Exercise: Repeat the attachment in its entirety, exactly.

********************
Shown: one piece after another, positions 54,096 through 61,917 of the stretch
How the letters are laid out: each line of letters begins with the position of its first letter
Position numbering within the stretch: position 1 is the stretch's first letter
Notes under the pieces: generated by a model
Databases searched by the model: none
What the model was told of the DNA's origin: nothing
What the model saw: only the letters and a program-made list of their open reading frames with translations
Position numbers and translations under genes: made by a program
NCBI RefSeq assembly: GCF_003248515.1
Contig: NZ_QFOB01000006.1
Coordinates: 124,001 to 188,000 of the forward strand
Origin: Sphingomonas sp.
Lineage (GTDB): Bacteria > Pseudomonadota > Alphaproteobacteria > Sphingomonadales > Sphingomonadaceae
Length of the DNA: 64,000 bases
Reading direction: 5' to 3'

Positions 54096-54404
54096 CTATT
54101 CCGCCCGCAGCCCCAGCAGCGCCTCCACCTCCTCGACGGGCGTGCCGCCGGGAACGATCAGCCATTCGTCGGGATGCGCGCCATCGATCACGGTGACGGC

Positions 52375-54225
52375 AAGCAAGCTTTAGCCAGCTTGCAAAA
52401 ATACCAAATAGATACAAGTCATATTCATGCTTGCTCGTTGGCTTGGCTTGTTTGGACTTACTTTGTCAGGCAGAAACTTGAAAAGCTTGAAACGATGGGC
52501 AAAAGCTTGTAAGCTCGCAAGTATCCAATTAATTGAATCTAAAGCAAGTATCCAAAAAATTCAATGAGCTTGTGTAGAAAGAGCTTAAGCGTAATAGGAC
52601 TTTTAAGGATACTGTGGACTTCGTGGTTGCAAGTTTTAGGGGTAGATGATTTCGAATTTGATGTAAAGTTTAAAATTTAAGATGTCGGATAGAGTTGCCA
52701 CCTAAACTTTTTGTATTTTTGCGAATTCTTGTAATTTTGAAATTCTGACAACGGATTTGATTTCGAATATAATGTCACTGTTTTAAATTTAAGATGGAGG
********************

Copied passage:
Shown: one piece after another, positions 54,096 through 61,917 of the stretch
How the letters are laid out: each line of letters begins with the position of its first letter
Position numbering within the stretch: position 1 is the stretch's first letter
Notes under the pieces: generated by a model
Databases searched by the model: none
What the model was told of the DNA's origin: nothing
What the model saw: only the letters and a program-made list of their open reading frames with translations
Position numbers and translations under genes: made by a program
NCBI RefSeq assembly: GCF_003248515.1
Contig: NZ_QFOB01000006.1
Coordinates: 124,001 to 188,000 of the forward strand
Origin: Sphingomonas sp.
Lineage (GTDB): Bacteria > Pseudomonadota > Alphaproteobacteria > Sphingomonadales > Sphingomonadaceae
Length of the DNA: 64,000 bases
Reading direction: 5' to 3'

Positions 54096-54404
54096 CTATT
54101 CCGCCCGCAGCCCCAGCAGCGCCTCCACCTCCTCGACGGGCGTGCCGCCGGGAACGATCAGCCATTCGTCGGGATGCGCGCCATCGATCACGGTGACGGC

Positions 52375-54225
52375 AAGCAAGCTTTAGCCAGCTTGCAAAA
52401 ATACCAAATAGATACAAGTCATATTCATGCTTGCTCGTTGGCTTGGCTTGTTTGGACTTACTTTGTCAGGCAGAAACTTGAAAAGCTTGAAACGATGGGC
52501 AAAAGCTTGTAAGCTCGCAAGTATCCAATTAATTGAATCTAAAGCAAGTATCCAAAAAATTCAATGAGCTTGTGTAGAAAGAGCTTAAGCGTAATAGGAC
52601 TTTTAAGGATACTGTGGACTTCGTGGTTGCAAGTTTTAGGGGTAGATGATTTCGAATTTGATGTAAAGTTTAAAATTTAAGATGTCGGATAGAGTTGCCA
52701 CCTAAACTTTTTGTATTTTTGCGAATTCTTGTAATTTTGAAATTCTGACAACGGATTTGATTTCGAATATAATGTCACTGTTTTAAATTTAAGATGGAGG